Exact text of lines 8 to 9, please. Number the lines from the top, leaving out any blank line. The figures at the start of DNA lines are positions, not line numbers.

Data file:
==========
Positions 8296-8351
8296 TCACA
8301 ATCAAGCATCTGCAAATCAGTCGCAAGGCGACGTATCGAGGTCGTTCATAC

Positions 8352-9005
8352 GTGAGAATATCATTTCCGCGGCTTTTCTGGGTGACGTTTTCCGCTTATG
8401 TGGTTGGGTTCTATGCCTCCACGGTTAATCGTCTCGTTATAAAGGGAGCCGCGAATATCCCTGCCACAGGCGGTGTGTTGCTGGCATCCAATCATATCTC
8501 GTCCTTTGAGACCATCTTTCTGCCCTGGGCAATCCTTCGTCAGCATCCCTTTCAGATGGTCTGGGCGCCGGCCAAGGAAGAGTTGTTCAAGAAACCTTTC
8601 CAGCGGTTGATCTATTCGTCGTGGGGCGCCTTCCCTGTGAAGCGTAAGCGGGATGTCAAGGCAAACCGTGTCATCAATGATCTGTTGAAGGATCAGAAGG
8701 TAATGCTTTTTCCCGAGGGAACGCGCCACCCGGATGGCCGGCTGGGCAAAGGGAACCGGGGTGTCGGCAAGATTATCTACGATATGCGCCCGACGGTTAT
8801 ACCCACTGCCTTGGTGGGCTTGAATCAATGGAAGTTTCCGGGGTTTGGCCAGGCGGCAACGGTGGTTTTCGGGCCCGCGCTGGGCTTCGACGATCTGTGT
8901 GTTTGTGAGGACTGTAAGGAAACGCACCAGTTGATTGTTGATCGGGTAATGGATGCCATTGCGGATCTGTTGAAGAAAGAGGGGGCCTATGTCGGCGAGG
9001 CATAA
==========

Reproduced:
8601 CAGCGGTTGATCTATTCGTCGTGGGGCGCCTTCCCTGTGAAGCGTAAGCGGGATGTCAAGGCAAACCGTGTCATCAATGATCTGTTGAAGGATCAGAAGG
8701 TAATGCTTTTTCCCGAGGGAACGCGCCACCCGGATGGCCGGCTGGGCAAAGGGAACCGGGGTGTCGGCAAGATTATCTACGATATGCGCCCGACGGTTAT